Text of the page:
Chicago, Big East Need A Strong DePaul
Monday, October 01, 2012
If the new Big East Conference is to succeed in the sport of men’s basketball, it would be nice for the DePaul Blue Demons to be relevant once again on the national scene. Granted, it’s not imperative that this happen given the high profile of many of the league’s other programs, but it could provide an added boost for the Big East.
Monday, Chicago Mayor Rahm Emanuel said at a press conference that he would like DePaul to return to the city of Chicago to play its home basketball games.
For the last 32 years, DePaul has called the Allstate Arena (formerly the Rosemont Horizon) its home arena. The problem is that it is about 15 miles away from DePaul’s campus making it less attractive for students to attend games there.
While Emanuel did not say where he would like the Blue Demons to play their home games, the only option in the short term would be to play them at the United Center in downtown Chicago.
Another option would be for a new arena to be built for DePaul near McCormick Place.
While playing games closer to campus should help increase attendance, what Emanuel needs to realize is that the only thing that will bring fans in Chicago back to DePaul games is winning.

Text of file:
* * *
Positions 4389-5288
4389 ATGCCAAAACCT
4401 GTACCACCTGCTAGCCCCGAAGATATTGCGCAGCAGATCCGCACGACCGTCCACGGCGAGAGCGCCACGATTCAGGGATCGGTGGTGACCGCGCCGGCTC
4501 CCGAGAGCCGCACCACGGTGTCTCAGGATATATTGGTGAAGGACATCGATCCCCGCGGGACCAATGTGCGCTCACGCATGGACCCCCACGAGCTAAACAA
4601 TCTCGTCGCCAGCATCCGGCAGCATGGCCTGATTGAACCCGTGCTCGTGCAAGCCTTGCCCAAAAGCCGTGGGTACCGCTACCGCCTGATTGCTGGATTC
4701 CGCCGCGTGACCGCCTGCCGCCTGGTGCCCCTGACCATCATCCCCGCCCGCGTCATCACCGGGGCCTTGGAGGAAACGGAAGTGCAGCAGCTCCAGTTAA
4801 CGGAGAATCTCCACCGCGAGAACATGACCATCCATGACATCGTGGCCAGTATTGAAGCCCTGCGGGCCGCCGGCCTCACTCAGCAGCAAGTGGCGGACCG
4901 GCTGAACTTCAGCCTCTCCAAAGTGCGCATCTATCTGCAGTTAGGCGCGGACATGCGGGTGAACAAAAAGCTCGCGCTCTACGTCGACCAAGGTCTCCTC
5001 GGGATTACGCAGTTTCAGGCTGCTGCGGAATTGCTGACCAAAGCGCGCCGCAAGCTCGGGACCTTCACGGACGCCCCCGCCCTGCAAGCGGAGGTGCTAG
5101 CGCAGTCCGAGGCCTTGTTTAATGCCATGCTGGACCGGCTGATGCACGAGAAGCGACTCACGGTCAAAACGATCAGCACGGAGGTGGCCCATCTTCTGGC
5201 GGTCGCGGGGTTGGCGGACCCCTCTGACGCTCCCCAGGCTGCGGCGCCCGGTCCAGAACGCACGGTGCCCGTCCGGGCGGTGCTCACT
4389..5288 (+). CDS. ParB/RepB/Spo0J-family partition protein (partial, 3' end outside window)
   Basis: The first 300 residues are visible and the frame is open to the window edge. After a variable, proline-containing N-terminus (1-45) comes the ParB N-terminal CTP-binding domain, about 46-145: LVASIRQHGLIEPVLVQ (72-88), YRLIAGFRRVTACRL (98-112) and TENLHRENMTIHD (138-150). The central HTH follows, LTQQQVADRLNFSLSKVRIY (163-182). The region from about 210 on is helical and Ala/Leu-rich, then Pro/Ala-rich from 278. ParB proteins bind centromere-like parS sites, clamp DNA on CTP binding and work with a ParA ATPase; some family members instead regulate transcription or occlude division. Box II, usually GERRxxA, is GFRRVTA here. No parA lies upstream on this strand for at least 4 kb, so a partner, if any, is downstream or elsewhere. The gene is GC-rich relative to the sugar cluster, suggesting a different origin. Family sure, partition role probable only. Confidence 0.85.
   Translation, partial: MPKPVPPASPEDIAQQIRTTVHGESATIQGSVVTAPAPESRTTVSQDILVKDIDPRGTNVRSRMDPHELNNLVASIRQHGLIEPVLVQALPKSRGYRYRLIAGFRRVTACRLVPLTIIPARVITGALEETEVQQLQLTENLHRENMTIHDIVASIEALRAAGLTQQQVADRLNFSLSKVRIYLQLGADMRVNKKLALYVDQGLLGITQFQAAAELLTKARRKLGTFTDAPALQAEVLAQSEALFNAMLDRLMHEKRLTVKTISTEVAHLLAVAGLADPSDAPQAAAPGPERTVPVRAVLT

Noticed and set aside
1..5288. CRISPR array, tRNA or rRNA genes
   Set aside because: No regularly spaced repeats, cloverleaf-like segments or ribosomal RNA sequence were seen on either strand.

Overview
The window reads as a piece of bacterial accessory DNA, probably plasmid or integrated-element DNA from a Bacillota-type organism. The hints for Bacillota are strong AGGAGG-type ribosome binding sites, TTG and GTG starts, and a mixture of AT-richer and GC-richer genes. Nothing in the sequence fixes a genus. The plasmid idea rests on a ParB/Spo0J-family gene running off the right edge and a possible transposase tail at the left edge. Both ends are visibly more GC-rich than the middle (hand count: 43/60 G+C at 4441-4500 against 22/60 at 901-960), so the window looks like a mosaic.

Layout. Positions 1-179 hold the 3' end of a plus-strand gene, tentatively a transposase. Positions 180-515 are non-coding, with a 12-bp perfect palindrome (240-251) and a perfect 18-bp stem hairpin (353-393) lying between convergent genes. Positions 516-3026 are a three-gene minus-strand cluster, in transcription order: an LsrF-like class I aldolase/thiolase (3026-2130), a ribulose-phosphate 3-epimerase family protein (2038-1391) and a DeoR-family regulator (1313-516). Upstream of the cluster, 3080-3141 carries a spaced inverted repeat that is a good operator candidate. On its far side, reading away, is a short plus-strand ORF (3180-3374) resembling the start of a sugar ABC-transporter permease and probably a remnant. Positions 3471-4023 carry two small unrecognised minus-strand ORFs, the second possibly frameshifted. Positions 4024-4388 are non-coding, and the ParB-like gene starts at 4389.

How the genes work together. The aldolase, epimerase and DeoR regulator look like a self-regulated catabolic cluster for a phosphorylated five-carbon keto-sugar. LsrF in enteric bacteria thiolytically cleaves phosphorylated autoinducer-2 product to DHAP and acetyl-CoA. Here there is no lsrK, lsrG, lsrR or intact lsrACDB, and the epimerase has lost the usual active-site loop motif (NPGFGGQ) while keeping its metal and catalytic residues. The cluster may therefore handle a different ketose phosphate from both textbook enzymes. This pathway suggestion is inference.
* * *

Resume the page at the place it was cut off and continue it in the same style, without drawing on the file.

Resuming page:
The Blue Demons have been to the NCAA men’s basketball tournament just twice (2000 & 2004) in the last 20 years. Not since the legendary Ray Meyer coached the team has the team been a regular participant in the Big Dance.
During the decade of the 80’s, DePaul made it to the NCAA’s 9 out of 10 seasons. Back then, DePaul basketball meant something to sports fans in Chicago. That has not been the case for more than 20 years now.
Why is it important to the Big East for DePaul to be relevant again? Because Chicago is the third largest city and media market in the country. And, with the Big East currently looking for a new television contract, having a viable entity in a market that size would be a major plus.
Secondly, Chicago is a talent-rich area for college basketball programs to recruit and the reemergence of DePaul basketball would not only help that program keep many of its talented high school players home, it would also help other Big East schools recruiting that same area.
While George Mikan may be one of the most famous DePaul basketball alums, there have been some other great players to come through the program as well. Mark Aguirre, Terry Cummings, Rod Strickland and Dave Corzine are just a few players who not only excelled at DePaul, but also enjoyed success at the NBA level.
The Blue Demons need those types of players moving forward because DePaul basketball needs to be relevant again for both the city of Chicago and the Big East.